I'm no astronomer...
...but shouldn't there be stars in the background of those pictures?
NASA's Messenger yesterday successfully completed its first fly-by of Mercury, passing roughly 124 miles (200km) above the surface of the planet. Messenger image of Mercury. Photo: NASA En route to this initial encounter, Messenger's Narrow Angle Camera took the opportunity to snap the approach, as seen in this image taken on …
...it shows the technology they're using to link to the upload "within a few seconds" but if they can do that, why can I not get a TV signal when I have line of sight to the tower sending me the streams, it's about 3 miles due north from me, the areal is direct in-line, nothing is in the way atall, yet I can only get E4+1 and BBC Parliment....
oh well, back to the topic, is this still in an attempt to use resources from other planets as we've almost depleted our own?
I'm not either but I expect that this is because the Sun is so bright compared to the background stars they are too weak to show up in a photo.
The lack of stars in the photos is one of the conspiracy theorist's arguments over the 'fake' moon landings but the same argument applies there as well. The brightness of the Sun overwhelms the light from the stars.
shouldn't there be stars in the background of those pictures?
Not when the camera is set to expose the planet correctly given the sunlight reflecting off it, no. Same goes for pictures taken from the moon. Funnily enough, they are more interested in photographing the planet correctly than the stars that happen to be in the background.
It's a question of the relative brightness of the objects. To correctly image Mercury, the camera settings make the stars far too dim to be visible. Conversely, if they had imaged the stars instead, Mercury's image would have been massively over-exposed.
It's the same argument that Moon-landing conspiracists try to use; pointing out that no stars are visible in photos from the Apollo missions. And it's just as easily debunked... ;-)
I knew the answer was because they were so dim, when looked at it in comparison to the nearer brightly lit object but thought I had better confirm. Looked it up in google :)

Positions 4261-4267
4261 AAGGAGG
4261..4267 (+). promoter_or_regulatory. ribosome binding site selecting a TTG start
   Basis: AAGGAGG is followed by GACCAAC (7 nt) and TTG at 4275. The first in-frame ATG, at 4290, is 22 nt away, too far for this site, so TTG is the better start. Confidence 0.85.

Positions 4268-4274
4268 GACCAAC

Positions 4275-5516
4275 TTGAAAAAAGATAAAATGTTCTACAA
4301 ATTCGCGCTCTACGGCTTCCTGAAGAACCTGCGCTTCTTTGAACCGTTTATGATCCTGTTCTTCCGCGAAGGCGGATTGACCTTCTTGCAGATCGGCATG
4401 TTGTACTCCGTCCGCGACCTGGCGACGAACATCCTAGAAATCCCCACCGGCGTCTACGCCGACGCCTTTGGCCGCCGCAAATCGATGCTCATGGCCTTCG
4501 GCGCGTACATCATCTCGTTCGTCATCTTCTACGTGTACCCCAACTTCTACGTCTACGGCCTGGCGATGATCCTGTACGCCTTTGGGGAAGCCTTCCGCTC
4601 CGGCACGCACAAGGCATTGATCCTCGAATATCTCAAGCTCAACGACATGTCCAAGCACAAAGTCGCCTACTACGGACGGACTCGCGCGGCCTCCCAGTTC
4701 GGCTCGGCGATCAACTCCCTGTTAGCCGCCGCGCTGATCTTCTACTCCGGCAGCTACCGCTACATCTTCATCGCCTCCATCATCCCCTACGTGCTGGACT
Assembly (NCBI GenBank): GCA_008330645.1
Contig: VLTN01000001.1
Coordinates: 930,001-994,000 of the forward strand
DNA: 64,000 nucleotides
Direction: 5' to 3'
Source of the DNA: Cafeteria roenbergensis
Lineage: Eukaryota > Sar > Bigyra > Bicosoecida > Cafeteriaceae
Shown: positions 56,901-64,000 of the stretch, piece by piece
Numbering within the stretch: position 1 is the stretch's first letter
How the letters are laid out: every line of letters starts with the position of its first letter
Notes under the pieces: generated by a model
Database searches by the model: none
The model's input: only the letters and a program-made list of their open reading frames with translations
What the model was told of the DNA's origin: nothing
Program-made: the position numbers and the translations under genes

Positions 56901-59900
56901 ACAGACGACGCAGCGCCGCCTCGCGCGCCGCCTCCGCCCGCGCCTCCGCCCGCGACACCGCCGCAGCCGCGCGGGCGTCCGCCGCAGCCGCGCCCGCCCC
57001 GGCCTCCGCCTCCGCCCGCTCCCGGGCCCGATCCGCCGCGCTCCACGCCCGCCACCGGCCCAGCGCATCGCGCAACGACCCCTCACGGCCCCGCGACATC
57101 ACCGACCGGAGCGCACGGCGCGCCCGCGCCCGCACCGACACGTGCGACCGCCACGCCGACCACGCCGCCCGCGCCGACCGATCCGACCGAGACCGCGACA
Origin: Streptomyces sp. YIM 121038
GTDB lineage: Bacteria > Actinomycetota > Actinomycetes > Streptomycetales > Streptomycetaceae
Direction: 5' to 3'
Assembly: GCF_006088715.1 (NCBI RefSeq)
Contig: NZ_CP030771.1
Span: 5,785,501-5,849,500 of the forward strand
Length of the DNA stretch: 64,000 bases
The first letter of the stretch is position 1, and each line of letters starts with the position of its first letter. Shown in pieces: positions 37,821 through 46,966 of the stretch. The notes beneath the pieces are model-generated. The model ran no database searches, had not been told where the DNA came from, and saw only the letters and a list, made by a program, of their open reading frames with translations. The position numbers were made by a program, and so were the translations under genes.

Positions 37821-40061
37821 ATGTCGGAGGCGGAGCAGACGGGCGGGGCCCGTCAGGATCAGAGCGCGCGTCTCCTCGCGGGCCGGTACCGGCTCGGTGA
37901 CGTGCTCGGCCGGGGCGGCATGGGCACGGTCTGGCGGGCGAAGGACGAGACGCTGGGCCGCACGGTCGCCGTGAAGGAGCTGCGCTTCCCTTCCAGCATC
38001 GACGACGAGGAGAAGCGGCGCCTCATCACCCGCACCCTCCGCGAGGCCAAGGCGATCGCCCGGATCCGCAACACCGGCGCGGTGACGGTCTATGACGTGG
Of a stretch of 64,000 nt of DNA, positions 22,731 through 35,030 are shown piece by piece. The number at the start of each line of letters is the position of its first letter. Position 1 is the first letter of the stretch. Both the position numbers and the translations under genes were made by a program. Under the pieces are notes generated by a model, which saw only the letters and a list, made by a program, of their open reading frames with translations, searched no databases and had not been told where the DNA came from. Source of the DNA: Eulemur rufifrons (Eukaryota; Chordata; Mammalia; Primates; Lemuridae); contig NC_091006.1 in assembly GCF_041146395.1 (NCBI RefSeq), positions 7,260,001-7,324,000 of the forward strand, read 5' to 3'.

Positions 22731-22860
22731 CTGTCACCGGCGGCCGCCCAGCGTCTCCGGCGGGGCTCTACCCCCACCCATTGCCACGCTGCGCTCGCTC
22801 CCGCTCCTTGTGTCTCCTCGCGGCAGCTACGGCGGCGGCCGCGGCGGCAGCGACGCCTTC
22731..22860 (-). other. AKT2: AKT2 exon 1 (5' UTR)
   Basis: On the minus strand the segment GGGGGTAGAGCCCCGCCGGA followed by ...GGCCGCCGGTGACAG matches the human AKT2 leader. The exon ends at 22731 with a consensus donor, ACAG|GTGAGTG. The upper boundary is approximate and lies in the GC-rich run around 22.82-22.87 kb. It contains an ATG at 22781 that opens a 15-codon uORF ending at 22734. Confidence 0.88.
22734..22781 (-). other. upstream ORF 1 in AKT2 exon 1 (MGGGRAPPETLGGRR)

Taken from an astronomers Q&A (about why pictures taken by astronauts dont show stars):
The stars are there and the astronauts can see them if they look away from the sun. The reason that the stars do not show up on the film is that the stars are so dim that the camera cannot gather enough of their light in a short exposure. Our eyes are a lot more sensitive to light than photographic film. A good example of this is when we take a picture with a camera that is back lighted. The photographer can plainly see the features and colors of the object(usually a relative), but when the picture is developed, only the shadow outline can be seen of the person without any features.
Any picture that you may see of stars are from time-lapse photos. To take a time-lapse photo of the stars, the shutter must be left open on the camera in order for the lens to focus enough light on the film for the image to show up. Longer times allow more photons to enter the camera and record the image. The image is built over time from the total number of photons striking the film. The dimmer the object, the longer the film must be exposed because there are fewer photons per unit of time reaching the camera than for a brighter object.
"The photographer can plainly see the features and colors of the object"
True, but that is because the eye/brain can set its sensitivity for whatever it's looking at. A camera has to set an exposure for the whole area, which may or may not resolve what you want it to. Film and digital sensors can be just as sensitive as the eye, but are not variably sensitive across a wide field.